March 12, 2014

The Baby Boom Continues

crocodile skink zoo attraction

The zoo’s baby boom continues as zoo keepers welcome a new addition to the Indonesian Rain Forest…a teeny, tiny, two-inch crocodile skink.  It’s the first time this reptile species has ever been hatched at the Fort Wayne Children’s Zoo!  This imperious addition to the animal kingdom weighed-in at two grams, approximately the weight of a pencil eraser. 

Although its name implies a lizard of force and stature, this particular crocodile skink began its life cycle in a fragile state.

Late last year, zoo keepers discovered by accident that the adult crocodile skinks had produced an egg.  Dave Messmann, a zoo keeper in the Indonesian Rain Forest, accidentally disturbed the egg while cleaning the skinks’ aquarium.  “We were concerned about the disturbance.  It’s a best-practice to avoid moving a reptile egg once it’s discovered, ” Messmann stated.  He also explained the reason why zoo keepers would have preferred avoidance, “An air pocket inside the egg can shift if the egg is moved, potentially causing the embryo to suffocate.”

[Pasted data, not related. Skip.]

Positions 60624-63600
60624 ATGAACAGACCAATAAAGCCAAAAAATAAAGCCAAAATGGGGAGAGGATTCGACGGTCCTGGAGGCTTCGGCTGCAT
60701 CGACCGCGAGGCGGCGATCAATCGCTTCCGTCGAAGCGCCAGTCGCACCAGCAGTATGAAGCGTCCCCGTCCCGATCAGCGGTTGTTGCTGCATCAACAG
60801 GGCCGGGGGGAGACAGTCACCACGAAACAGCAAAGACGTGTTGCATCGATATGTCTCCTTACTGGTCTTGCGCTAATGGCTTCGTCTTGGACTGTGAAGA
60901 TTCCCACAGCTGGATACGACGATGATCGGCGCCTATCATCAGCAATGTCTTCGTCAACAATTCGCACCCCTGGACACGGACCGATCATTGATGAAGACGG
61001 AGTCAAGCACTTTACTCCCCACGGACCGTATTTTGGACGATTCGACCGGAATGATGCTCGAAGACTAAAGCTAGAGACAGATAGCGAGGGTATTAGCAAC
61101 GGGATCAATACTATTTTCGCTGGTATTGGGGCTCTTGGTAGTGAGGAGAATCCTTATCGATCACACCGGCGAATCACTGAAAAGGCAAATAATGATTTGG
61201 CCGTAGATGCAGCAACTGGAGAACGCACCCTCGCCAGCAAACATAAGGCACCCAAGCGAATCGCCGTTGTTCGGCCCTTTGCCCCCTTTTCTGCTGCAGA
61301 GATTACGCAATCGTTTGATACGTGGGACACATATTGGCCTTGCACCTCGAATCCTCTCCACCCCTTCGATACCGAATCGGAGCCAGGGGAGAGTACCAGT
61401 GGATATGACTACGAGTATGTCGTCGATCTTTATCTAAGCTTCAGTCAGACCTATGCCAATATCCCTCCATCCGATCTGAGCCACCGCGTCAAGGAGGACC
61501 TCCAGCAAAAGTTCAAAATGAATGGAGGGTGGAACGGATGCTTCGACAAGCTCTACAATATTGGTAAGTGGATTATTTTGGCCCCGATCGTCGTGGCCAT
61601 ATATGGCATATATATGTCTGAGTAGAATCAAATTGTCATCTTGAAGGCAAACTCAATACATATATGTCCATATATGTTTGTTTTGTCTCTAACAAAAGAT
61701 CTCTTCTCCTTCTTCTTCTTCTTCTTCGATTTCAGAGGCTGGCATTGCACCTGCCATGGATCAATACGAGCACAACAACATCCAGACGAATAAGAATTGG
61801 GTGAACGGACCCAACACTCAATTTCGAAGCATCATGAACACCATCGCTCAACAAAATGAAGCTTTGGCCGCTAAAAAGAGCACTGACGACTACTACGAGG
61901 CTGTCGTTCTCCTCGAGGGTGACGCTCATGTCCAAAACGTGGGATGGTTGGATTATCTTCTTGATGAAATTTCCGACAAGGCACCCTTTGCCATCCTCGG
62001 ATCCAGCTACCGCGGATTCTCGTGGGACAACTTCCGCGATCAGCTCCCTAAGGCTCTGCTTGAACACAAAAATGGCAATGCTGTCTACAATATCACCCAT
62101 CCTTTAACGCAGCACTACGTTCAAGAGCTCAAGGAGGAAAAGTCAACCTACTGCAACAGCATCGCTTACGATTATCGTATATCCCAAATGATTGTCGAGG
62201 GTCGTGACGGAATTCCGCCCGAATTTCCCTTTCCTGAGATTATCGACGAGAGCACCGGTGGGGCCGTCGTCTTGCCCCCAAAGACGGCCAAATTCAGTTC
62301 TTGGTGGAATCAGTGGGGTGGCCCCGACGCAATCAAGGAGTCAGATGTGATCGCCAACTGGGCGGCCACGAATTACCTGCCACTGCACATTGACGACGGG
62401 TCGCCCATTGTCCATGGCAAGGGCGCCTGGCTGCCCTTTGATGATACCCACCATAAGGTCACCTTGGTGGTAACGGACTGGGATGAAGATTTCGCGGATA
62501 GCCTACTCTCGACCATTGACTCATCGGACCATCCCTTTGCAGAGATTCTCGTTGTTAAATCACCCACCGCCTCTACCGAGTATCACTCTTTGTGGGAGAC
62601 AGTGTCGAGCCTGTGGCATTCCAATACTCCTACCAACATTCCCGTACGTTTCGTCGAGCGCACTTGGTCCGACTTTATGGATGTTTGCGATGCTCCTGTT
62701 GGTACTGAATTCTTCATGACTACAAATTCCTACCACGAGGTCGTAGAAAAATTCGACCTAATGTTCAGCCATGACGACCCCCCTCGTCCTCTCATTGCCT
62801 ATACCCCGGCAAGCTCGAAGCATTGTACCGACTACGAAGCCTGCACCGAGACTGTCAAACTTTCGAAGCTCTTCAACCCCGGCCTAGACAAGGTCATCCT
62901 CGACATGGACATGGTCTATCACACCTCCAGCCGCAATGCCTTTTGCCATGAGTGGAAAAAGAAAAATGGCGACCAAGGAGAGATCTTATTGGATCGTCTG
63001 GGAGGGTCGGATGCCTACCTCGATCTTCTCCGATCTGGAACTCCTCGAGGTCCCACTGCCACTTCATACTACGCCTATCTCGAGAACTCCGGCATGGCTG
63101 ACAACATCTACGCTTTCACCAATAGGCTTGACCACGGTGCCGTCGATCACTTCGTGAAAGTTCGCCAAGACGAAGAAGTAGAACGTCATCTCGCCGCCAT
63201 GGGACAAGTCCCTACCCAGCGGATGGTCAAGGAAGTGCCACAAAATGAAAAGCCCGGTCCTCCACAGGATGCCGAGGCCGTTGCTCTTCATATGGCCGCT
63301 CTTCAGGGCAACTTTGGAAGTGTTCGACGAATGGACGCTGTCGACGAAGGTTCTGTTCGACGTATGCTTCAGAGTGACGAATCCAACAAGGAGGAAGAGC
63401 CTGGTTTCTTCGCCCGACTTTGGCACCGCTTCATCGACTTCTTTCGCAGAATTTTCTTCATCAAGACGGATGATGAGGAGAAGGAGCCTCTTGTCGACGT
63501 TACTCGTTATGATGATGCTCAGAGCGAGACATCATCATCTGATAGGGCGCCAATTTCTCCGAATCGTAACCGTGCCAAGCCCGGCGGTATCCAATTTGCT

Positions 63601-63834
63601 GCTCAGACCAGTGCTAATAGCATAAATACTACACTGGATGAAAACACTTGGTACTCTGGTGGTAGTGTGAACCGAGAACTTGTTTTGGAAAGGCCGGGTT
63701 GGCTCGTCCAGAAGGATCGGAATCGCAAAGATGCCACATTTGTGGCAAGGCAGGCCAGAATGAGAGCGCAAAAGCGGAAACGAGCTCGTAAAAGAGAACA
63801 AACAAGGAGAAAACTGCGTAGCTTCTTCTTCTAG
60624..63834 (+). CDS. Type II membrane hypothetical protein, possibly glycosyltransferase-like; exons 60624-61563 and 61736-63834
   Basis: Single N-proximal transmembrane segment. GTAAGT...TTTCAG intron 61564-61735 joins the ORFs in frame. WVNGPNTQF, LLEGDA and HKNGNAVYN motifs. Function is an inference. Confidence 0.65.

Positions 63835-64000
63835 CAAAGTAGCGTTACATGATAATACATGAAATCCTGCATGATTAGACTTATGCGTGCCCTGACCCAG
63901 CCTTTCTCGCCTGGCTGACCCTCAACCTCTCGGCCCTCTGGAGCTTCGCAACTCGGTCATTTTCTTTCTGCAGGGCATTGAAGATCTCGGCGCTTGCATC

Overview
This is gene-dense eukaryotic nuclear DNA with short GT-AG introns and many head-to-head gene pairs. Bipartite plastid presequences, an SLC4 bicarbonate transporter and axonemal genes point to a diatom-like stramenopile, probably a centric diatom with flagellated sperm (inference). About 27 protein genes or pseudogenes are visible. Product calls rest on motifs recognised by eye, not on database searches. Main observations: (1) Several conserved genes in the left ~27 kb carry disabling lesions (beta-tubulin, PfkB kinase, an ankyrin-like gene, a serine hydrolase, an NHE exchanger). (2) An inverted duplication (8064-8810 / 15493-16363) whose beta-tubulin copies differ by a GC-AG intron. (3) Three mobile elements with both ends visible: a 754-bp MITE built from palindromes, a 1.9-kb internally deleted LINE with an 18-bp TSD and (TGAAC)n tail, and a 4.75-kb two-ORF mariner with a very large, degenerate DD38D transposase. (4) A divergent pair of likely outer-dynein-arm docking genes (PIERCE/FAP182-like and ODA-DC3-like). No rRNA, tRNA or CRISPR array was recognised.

Hoping for the best, zoo keepers decided to incubate the egg and observe.  They constructed an incubator by filling a deli tub with wet moss and poking holes in the tub’s lid.  The egg was carefully placed atop the moss and the tub was placed on a shelf.  The egg was then allowed to incubate at room temperature, undisturbed.  After sixty days, a live hatchling was observed!

At eleven days old, the crocodile skink baby weighed-in at 2 grams.  Now thirty days old, the baby is doing fine and continues to develop normally.  It will likely reach an adult length of eight inches and top-out at one pound.

Zoo babies are sponsored by Lutheran Children’s Hospital.

Click on the pictures to enlarge:

Posted in: Baby Animals, Indonesian Rain Forest, Reptiles